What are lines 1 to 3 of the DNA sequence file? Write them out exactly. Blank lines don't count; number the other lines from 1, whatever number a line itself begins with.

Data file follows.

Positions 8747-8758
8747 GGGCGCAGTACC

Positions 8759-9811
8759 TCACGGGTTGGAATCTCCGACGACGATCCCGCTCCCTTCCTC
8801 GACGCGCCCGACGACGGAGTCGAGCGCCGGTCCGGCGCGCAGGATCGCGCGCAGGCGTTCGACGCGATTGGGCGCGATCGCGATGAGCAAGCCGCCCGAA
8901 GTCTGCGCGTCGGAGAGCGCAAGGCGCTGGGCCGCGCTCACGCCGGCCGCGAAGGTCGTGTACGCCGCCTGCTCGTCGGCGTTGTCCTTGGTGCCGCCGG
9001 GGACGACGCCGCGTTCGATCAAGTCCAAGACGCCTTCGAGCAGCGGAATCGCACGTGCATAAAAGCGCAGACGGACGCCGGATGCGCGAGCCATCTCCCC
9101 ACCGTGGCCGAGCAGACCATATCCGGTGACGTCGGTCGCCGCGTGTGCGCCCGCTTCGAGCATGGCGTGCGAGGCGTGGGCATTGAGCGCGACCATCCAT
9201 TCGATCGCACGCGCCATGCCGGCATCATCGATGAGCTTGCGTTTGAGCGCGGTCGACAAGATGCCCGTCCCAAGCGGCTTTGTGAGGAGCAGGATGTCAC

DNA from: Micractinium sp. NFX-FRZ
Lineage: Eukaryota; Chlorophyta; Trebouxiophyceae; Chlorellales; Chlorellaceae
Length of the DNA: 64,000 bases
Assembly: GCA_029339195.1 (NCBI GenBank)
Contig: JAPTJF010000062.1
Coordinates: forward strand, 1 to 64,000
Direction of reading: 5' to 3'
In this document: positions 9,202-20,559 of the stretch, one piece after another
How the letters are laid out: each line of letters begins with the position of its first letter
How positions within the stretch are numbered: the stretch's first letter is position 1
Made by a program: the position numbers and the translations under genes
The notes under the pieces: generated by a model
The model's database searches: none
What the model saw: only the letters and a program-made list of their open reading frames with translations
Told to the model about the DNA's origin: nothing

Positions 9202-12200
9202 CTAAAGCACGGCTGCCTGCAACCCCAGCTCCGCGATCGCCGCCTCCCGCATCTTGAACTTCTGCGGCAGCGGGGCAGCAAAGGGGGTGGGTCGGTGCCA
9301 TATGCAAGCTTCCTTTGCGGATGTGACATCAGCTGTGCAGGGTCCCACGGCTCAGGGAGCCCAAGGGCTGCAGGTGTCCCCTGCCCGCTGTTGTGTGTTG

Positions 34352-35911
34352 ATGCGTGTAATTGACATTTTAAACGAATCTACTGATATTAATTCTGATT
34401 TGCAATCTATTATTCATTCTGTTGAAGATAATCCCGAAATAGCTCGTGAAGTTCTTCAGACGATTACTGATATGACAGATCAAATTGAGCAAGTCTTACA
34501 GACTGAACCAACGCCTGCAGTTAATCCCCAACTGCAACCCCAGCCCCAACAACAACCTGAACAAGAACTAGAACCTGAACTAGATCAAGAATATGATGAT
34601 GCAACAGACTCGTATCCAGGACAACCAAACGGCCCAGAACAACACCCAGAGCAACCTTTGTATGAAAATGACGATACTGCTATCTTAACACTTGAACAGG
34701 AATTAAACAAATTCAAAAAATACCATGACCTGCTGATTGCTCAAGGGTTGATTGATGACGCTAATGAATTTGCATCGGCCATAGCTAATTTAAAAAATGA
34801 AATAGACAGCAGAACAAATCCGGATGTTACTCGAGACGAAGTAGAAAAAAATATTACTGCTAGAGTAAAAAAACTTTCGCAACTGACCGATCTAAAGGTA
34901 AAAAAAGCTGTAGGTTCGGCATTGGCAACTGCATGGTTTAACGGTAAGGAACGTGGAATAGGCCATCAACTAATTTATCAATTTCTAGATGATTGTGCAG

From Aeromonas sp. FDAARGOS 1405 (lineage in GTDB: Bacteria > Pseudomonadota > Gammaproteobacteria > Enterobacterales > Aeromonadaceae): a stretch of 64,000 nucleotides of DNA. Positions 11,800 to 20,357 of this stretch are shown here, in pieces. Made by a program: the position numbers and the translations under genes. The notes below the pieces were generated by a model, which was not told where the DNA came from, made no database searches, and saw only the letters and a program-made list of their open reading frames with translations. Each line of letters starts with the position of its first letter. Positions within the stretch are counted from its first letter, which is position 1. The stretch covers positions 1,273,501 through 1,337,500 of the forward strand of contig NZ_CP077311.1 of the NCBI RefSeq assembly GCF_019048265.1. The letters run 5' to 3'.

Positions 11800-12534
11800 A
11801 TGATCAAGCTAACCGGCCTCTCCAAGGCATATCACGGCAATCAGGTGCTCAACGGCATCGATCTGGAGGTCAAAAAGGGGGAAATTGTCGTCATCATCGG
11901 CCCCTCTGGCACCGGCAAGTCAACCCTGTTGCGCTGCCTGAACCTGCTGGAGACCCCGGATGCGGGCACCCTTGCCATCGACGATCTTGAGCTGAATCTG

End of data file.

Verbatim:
Positions 8747-8758
8747 GGGCGCAGTACC

Positions 8759-9811